series, or interactive microsite.
The goal, of course, is to build richer customer conversations in hopes of shortening the sales process,
selling highervalue solutions, and generating increased loyalty and advocacy. In a time of
increasingly skeptical and stressedout customers, though, this is much easier said than done.
In fact, the innovation jams and online communities described here are among the most powerful
ways to strengthen customer connections by literally putting them to work in a collaborative setting.
There are many other ways to build stronger connections with customers via social media, including
social publishing (e.g., blogs and Twitter), social networks (Facebook and LinkedIn), and content
sharing sites (YouTube and Flickr).
At Emerson Process Management, which makes manufacturing automation systems, marketers have
developed powerful new connections to customers and prospects through blogs and social networking.
By putting a human face on the company, showcasing subject matter experts, and reaching out
through other social media such as Facebook, LinkedIn, and Twitter in a focused, open, and authentic
way, the company has succeeded in creating a steady stream of relevant new business contacts with
great potential for Emerson.
At Intel, a social media pioneer in B2B, an Intel Communities portal helps customers and others
connect to dozens of blogs, community discussions, issuebased wikis, a company photo stream,
Facebook pages, and tools to share content more widely and network with community participants.
Seeing substantial results in customer engagement, the company actively encourages employees to
participate in social media and has developed guidelines in more than 25 languages to help employees
worldwide take the initiative. A global training program lends further support to employees, as does
an expert group of Intel Insiders and a Social Media Center of Excellence.
According to the research firm IDC, buyers of IT solutions give pretty poor grades to vendors when it
comes to solutions selling. In IDC’s January 2009 Customer Experience Panel research, less than half
of the buyers said that sales reps were well prepared for their initial meeting.
Improving solutions selling skills is a priority for most companies in the solutions space—but a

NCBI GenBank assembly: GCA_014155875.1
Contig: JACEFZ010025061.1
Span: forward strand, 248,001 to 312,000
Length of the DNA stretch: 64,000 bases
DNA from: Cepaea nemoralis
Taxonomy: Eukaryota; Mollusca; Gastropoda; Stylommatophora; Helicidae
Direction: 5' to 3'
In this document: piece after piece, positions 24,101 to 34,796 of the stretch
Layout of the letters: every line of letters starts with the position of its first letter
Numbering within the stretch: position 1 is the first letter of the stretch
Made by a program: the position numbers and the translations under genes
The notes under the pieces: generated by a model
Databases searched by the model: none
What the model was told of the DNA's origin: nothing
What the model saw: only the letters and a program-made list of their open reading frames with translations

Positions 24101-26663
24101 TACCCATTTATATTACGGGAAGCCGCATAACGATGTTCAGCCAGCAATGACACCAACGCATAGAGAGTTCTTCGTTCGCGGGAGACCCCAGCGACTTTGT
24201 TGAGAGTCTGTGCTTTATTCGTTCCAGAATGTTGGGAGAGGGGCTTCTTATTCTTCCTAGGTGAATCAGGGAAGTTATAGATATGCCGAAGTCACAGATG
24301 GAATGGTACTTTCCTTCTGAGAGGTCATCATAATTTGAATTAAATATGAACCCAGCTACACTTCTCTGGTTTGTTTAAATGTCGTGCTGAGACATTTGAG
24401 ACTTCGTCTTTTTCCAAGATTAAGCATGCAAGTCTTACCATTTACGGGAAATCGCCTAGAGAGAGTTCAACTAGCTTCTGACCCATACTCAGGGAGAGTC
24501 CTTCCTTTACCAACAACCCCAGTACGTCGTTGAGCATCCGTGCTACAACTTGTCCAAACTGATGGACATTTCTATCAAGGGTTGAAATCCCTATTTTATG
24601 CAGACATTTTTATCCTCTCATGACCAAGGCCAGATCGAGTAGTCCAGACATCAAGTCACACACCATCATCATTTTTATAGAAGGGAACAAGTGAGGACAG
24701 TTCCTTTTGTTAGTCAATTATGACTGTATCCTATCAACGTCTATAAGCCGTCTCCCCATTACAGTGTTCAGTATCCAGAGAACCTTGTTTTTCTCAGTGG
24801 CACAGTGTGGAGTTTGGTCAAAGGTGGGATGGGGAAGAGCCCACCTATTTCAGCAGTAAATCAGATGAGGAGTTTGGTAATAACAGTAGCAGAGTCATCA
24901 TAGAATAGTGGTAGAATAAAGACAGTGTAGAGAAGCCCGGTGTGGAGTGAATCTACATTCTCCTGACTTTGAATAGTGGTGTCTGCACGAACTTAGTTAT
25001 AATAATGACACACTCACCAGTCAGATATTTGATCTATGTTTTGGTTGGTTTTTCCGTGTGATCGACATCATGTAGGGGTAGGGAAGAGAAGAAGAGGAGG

connection with social media is not immediately obvious for many. Even among business professionals
already active in social media, only a minority are using social tools directly to support sales,
according to a recent survey by Social Media Today. As social media continues to infiltrate the
enterprise, though, a new approach to “socializing” sales support is beginning to pay big dividends.
ADP, the billing and HR outsourcing firm, has taken up the new social approach in its major accounts
group. Rather than focusing on creating new collateral, the solutions marketing group works to make
the “tribal knowledge” of sales leaders, consultants, and others more accessible across the sales force.
Partnering with SAVO Group, a provider of sales support software with a social slant, ADP has
implemented new tools that encourage sellers to connect with subject matter experts, share useful
content, and take advantage of the informal stories that often prove more effective than marketing’s
most polished presentations. Early results for this community approach, according to ADP, are
extremely promising in terms of sales team readiness, conversations with prospective clients, and
advancing deals through the pipeline.
At EMC, the process happens more naturally as part of a broader cultural shift toward online social
interaction. A new initiative around cloud computing solutions, for example, is gaining great attention
from technology buyers. But getting salespeople up to speed is a real challenge. The answer,
according to EMC Vice President Polly Pearson, is the company’s internal social network:
Within this platform the experts on the strategy, in the field and in HQ, are sharing realtime
updates. They’re sharing tips for how a rep can engage in the discussion. Reps are offering
playbyplays for how discussions went during recent Executive Briefings …. Everyone is
acknowledging concerns a rep might have to a degree you wouldn’t see in a “normal” piece of
communication from HQ to the field forces …. It is all very personal feeling, very realtime, very
twoway, and very helpful.
The speed of change with social media makes it tempting to forgo serious strategy in favor of trial and
error. “Fail fast” is a common recommendation from social media pioneers, and there is a lot to be
said for simply learning by doing. Yet there are also a number of steps companies can take to reduce
risk and enhance the chances of success.
Our fourphase approach provides a conceptually simple but powerful way to put strategic discipline into your
social media initiatives and help ensure maximum positive impact on your solutions business (Figure 4).
Phase 1. Phase 2. Phase 3. Phase 4.
Assessing the Setting Building the Engaging
Opportunity Objectives Foundation Continuously
• Existing activities • Solutions priorities • Existing resources • Active listening
and activists • Existing strengths • Executive • Open participation
• Custom er interests • Com petitive sponsorship • Delivering value
• Com petitive initiatives advantage • Building the team • Continuous
• Integration potential • Cultural readiness • Internal support im provement
Phase 1: Assessing the opportunity. Part of the problem with social media is that the opportunities
seem endless. Social media appear to be cheap, so it’s easy to get caught up in building long laundry
lists of potential initiatives. Sorting out the most useful opportunities comes from a careful